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Set up Raspberry Pi as Wireless Access Point

Being able to connect to your Raspberry Pi through WiFi and either extend your home network or have a direct connection with your Pi is a pretty simple, but powerful use case for any Pi model. You can use it as WiFi Hotspot, which means the Raspberry Pi acts as a bridge between your (mobile) device and the Internet connection at home.

 

What you need:

  • A Raspberry Pi with OS (any model)
  • A USB WiFi connector which support AP mode
  • An Internet connection (via Ethernet)

Note: You should select a central position for the Pi to have a good WiFi coverage of the area.

Installation and Setup

You need to operate either directly on the Pi or have an SSH connection. Once you can access the console, you should update the packages and the OS with

sudo apt-get update
sudo apt-get dist-upgrade
sudo rpi-update
sudo reboot

Now that you have an updated system, we check if the WiFi connector gets detected by the system by entering lsusb.

lsusb

For me, it is this entry:

Edimax Technology Co., Ltd EW-7811Un 802.11n Wireless Adapter [Realtek RTL8188CUS]

Next, let’s install the required software.

sudo apt-get install hostapd dnsmasq

Setup Access Point

The next step is to assign a static IP to our WiFi connector. You need to edit the file
/etc/network/interfaces
(needs root). The content should look like this:

auto lo
iface lo inet loopback

# ...
iface wlan0 inet static
address 192.168.2.1
netmask 255.255.255.0

Make sure you use wlan0 only once in the file.

Next, we set up hostapd. Edit the file /etc/default/hostapd

# Defaults for hostapd initscript
#
# See /usr/share/doc/hostapd/README.Debian for information about alternative
# methods of managing hostapd.
#
# Uncomment and set DAEMON_CONF to the absolute path of a hostapd configuration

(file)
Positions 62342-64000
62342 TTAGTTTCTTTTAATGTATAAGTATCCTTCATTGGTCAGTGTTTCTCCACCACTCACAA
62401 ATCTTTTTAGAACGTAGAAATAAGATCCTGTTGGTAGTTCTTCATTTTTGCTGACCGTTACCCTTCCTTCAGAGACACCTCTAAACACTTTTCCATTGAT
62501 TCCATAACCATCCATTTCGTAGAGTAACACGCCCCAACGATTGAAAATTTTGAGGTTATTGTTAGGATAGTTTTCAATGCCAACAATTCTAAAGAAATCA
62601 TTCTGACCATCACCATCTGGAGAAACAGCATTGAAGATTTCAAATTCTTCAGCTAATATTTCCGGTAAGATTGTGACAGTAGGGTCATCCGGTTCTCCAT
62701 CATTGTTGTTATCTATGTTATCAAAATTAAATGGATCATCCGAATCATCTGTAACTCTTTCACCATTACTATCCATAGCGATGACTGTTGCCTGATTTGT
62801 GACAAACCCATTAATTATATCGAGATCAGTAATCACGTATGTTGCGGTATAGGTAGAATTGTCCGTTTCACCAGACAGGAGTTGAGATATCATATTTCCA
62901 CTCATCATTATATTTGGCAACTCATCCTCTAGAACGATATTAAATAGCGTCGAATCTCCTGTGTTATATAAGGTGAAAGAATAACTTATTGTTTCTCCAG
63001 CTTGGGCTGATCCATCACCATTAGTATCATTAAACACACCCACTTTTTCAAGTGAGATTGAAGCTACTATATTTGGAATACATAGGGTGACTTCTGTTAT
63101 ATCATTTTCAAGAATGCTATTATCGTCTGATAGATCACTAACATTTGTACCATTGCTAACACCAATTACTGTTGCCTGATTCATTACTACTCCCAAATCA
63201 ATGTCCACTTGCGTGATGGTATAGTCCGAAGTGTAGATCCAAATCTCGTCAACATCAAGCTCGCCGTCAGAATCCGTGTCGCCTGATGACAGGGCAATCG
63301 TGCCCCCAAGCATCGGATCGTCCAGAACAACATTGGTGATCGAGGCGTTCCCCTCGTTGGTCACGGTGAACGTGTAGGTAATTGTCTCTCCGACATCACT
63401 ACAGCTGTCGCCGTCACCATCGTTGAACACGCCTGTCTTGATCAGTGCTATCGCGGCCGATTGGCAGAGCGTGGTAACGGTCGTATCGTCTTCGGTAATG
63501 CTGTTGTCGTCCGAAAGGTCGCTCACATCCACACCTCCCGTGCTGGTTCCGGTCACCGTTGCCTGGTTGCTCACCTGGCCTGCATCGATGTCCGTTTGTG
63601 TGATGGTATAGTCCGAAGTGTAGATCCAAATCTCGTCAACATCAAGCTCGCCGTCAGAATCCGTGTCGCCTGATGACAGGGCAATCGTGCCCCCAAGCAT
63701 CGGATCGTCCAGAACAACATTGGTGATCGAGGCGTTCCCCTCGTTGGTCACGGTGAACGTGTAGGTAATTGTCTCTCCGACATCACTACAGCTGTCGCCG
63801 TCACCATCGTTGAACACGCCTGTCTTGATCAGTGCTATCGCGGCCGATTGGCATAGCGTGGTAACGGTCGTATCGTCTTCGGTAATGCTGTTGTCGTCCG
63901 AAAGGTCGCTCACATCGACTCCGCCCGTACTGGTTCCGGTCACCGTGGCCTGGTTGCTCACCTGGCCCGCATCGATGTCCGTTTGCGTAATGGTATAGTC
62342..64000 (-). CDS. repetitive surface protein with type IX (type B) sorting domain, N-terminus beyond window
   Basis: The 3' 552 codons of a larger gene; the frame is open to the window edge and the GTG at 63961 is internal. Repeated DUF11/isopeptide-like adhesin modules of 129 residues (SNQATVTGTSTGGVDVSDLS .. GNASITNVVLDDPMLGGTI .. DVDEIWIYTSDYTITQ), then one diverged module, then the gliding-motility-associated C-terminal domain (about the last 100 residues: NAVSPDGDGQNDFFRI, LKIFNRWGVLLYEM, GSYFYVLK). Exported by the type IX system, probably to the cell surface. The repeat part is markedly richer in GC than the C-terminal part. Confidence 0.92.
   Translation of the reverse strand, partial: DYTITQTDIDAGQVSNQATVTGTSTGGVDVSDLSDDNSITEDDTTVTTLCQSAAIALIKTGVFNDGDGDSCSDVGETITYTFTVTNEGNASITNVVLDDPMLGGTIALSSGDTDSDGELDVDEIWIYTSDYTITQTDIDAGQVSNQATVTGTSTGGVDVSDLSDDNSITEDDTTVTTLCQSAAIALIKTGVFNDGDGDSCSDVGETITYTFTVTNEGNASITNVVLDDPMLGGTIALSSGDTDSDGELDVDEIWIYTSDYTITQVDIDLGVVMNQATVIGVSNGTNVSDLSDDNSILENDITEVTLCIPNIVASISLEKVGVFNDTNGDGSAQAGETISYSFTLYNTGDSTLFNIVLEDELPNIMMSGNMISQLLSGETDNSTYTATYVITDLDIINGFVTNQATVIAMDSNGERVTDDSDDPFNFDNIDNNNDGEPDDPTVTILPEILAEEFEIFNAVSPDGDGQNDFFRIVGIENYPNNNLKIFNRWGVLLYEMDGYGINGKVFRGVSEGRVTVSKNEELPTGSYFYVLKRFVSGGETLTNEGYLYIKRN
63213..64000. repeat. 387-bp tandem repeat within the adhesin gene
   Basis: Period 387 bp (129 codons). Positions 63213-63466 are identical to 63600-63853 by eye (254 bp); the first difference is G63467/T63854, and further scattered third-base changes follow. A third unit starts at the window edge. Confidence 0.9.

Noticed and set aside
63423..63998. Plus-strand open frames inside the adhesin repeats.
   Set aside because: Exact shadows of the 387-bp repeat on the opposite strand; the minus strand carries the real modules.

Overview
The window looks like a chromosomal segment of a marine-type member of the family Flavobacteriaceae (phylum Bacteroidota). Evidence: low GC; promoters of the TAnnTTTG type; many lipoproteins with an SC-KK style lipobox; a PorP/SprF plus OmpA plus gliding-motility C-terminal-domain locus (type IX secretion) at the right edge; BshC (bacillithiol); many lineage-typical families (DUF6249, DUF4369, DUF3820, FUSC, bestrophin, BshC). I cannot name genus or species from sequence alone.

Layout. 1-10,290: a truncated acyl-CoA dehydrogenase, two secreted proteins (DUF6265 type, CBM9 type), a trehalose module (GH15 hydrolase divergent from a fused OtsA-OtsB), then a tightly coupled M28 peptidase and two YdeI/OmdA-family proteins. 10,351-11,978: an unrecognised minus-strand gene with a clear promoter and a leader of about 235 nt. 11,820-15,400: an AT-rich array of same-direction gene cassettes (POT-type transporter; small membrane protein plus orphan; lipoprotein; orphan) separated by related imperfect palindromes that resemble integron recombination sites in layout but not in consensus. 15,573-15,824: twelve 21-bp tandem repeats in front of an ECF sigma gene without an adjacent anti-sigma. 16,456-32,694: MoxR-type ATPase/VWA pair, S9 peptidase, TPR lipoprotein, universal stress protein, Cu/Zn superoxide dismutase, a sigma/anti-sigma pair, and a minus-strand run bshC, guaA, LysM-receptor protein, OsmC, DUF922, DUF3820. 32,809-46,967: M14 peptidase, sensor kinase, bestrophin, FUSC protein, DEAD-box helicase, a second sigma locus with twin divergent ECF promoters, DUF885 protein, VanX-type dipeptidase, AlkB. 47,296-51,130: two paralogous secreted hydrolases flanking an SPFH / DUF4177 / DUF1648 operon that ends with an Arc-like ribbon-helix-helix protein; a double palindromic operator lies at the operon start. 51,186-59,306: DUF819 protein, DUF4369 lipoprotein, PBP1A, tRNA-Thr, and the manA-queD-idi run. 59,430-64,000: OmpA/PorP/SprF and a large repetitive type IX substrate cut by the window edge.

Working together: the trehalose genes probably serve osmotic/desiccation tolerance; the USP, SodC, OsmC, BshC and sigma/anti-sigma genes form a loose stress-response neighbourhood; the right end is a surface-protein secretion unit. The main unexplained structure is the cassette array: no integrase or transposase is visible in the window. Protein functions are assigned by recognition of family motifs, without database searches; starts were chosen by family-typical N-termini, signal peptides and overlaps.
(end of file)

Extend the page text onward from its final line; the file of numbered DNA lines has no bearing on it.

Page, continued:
# file and hostapd will be started during system boot. An example configuration
# file can be found at /usr/share/doc/hostapd/examples/hostapd.conf.gz
#
DAEMON_CONF="/etc/hostapd/hostapd.conf"

# Additional daemon options to be appended to hostapd command:-
#    -d show more debug messages (-dd for even more)
#    -K include key data in debug messages
#    -t include timestamps in some debug messages
#
# Note that -B (daemon mode) and -P (pidfile) options are automatically
# configured by the init.d script and must not be added to DAEMON_OPTS.
#
# DAEMON_OPTS=""

Edit the first line which does not start with # (which is a comment). Set DAEMON_CONF to “/etc/hostapd/hostapd.conf”. This will be our configuration file for hostapd, which we will create next.

You can create your own configuration or just copy mine below:

# The used interface
interface=wlan0
# Important! This is the driver used. This one is for Realtek only.
driver=rtl871xdrv

# Daemon settings
ctrl_interface=/var/run/hostapd
ctrl_interface_group=0

# WiFi configuration
ssid=My Pi
channel=3
hw_mode=g
ieee80211n=1

# Security setting
# Change the password here!!!
wpa=2
wpa_passphrase=mySecretPassword123
wpa_key_mgmt=WPA-PSK
wpa_pairwise=CCMP
rsn_pairwise=CCMP

# set this to US or whatever country you are in
country_code=US

Important: Hold in mind that you are not allowed to put spaces before or after the equal signs.

DHCP settings

Next we need to assign an IP to all devices which connect to the access point. So edit the dnsmasq configuration file located in
/etc/dnsmasq.conf

dnsmasq.conf

# Configuration file for dnsmasq.
# ...
# If you want dnsmasq to listen for DHCP and DNS requests only on
# specified interfaces (and the loopback) give the name of the
# interface (eg eth0) here.
# Repeat the line for more than one interface.
interface=wlan0
# ...
# Uncomment this to enable the integrated DHCP server, you need
# to supply the range of addresses available for lease and optionally
# a lease time. If you have more than one network, you will need to
# repeat this for each network on which you want to supply DHCP
# service.
# Connected devices get an ip from the given range which is valid for 12 hours.
dhcp-range=192.168.2.2,192.168.2.100,255.255.255.0,12h
# ...

Now you only need to restart both services and you should be able to connect to the Pi.

sudo service hostapd restart
sudo service dnsmasq restart

There you are. Now you can access the Raspberry Pi by connecting to the WiFi and using the Pi’s static address 192.168.2.1 to ssh into it. For Internet access, you need to use iptables and configure them to forward any packages from wlan0 to eth0.

Published inTechnology

2 Comments

  1. lalit

    Hi I am using Pi 3 but unable to hide the SSID even I have set following parameter in /etc/hostapd/hostapd.conf

    ignore_broadcast_ssid=1

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